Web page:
First, identify the wood
A new cabinet that blends in. Integrating a microwave oven into 30-year-old kitchen cabinetry meant adding a new double-door wall cabinet. I matched the wood and the styleof the original cabinets, then set about matching the finish.
Here in the Midwest, most kitchens I’ve had to match are made of woods native to this region: pine, oak, maple, cherry, and birch. When I’m stumped, I turn to books such as What Wood Is That? by Herbert L. Edlin (Stobart Davies Ltd., 1977) or Identifying Wood by R. Bruce Hoadley (The Taunton Press, 1990). The former book has detailed information about 40 different trees, clues to identifying wood, and even 40 wood samples.
Initially, I thought the kitchen shown above was pine, but when I removed a cabinet door, it seemed heavier. I stripped back a small area of finish and discovered the wood was beech. When I ordered stock to make the new cabinets, I made sure to have extra for staintest samples.
Using raw-wood samples as well as a door from the kitchen can help with the beginning stages of determining the stain color, especially when I have to contend with both heartwood and sapwood. A new cabinet that blends in. Integrating a microwave oven into 30-year-old kitchen cabinetry meant adding a new double-door wall cabinet. I matched the wood and the style of the original cabinets, then set about matching the finish.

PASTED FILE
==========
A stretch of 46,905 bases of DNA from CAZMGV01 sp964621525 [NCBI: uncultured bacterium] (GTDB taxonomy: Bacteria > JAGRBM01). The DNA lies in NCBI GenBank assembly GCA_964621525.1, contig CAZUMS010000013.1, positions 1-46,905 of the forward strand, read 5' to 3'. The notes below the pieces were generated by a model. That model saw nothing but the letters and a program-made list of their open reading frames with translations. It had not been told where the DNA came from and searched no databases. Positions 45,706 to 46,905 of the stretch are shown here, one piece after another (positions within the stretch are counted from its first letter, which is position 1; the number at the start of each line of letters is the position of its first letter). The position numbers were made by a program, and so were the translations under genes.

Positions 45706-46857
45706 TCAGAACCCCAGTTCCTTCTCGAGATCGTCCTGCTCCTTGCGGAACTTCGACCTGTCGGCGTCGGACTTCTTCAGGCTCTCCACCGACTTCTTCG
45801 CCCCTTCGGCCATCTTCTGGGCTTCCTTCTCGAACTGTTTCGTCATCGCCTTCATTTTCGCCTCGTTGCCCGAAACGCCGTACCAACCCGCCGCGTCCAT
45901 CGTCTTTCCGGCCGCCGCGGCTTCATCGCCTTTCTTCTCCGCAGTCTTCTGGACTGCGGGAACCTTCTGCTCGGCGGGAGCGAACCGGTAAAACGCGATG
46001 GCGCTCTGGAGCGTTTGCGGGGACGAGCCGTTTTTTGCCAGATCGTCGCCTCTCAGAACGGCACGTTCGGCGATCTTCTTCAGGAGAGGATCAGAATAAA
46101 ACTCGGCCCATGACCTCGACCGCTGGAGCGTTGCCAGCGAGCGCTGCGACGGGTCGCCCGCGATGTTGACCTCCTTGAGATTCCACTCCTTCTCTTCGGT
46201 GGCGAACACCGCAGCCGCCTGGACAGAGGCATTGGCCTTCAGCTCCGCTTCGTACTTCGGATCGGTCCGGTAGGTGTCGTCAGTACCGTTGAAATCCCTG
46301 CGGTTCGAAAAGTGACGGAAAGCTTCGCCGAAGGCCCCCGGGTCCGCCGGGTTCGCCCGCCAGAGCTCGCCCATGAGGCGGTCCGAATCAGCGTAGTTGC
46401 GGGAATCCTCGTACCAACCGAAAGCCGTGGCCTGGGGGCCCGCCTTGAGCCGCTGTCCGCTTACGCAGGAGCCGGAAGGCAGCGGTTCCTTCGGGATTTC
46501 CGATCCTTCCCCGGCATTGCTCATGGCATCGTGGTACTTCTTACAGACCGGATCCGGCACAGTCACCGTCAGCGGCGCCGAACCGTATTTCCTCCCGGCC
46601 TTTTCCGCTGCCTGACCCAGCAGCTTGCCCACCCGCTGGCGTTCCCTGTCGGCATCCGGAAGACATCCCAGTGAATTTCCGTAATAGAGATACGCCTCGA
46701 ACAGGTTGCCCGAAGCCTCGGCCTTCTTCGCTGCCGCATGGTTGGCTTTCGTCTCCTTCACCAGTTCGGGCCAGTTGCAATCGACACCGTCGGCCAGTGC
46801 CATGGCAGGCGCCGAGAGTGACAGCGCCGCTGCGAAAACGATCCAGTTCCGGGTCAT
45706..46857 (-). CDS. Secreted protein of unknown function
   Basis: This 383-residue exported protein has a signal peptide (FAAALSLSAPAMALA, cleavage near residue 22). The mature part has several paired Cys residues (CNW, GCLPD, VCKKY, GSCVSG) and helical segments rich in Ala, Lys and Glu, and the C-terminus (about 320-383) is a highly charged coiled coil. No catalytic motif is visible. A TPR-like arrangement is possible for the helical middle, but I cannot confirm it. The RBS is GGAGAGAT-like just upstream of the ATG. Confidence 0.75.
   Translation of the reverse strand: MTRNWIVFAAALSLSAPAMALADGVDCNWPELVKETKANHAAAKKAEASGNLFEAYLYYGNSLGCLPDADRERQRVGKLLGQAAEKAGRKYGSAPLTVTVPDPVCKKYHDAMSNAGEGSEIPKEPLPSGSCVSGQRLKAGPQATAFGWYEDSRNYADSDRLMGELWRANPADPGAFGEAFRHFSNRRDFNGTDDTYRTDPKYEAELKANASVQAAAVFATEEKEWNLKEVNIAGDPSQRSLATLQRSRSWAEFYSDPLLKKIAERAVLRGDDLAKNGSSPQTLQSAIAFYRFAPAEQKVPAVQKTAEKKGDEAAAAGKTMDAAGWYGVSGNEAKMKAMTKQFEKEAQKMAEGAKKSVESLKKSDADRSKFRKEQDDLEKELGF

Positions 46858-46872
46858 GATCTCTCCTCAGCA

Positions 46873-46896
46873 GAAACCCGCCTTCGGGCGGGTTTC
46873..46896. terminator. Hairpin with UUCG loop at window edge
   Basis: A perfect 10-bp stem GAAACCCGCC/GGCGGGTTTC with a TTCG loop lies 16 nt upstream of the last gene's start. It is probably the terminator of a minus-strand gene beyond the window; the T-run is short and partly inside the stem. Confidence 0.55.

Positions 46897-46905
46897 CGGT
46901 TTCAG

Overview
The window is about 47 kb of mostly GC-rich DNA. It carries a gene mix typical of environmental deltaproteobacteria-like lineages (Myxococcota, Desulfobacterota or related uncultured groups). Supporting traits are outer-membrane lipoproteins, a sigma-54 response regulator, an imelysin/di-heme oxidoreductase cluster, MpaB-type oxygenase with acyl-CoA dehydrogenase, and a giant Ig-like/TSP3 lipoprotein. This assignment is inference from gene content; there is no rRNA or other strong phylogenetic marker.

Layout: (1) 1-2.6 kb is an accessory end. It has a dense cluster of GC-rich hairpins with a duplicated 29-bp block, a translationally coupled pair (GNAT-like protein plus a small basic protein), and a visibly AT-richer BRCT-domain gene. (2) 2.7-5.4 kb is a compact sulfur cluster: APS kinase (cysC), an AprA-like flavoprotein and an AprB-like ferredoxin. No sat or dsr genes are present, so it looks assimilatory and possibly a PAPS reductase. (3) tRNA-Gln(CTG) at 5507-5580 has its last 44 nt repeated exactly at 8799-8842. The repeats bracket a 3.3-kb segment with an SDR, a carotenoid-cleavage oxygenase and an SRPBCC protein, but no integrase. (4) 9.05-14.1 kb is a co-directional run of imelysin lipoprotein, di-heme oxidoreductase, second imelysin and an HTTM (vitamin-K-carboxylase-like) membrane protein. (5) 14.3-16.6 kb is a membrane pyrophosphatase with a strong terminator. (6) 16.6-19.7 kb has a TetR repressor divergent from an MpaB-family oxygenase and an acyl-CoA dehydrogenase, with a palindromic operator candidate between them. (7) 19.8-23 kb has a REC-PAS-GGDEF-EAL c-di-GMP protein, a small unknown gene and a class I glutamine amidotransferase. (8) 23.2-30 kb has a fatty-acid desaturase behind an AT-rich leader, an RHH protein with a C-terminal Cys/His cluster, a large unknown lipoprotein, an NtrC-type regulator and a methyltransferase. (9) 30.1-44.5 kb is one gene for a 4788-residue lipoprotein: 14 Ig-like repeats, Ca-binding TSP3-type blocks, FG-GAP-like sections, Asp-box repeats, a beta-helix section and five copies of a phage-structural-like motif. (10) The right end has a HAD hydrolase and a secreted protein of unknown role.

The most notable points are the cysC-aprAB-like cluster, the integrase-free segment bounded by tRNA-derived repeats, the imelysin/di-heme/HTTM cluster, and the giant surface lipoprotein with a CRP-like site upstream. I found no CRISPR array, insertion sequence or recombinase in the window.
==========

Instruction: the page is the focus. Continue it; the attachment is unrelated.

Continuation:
I sand the samples with 120-grit paper to remove the mill marks, then take an old cabinet door and some raw-wood samples to my local paint store. I experiment with stains on samples in the store. (It’s a small town.) When it looks like I’m in the tonal ballpark, I buy a couple of stains in that color range, in both pigment and penetrating varieties.
Penetrating stains are dyes with an oil carrier that permeates the wood’s surface. They bring out a color and clarity that can look so natural, the piece often doesn’t look stained. I found that Early American, a Minwax Wood Finish (www.minwax.com), best matched the heartwood.
Pigment stains can be oil- or water-based; they lie on top of the wood’s surface without totally penetrating it. I added black and yellow universal colors (see “Trick of the Trade,” p. 108) to some pigment Wiping Stain by Old Masters (www.oldmastrs.com), and it was a dead ringer for matching most of the lighter beech. I mixed both vigorously and applied them to the backs of several sanded cabinet doors and other beech samples. Overall, I thought the color needed warming up, but I knew I could fix that with lacquer.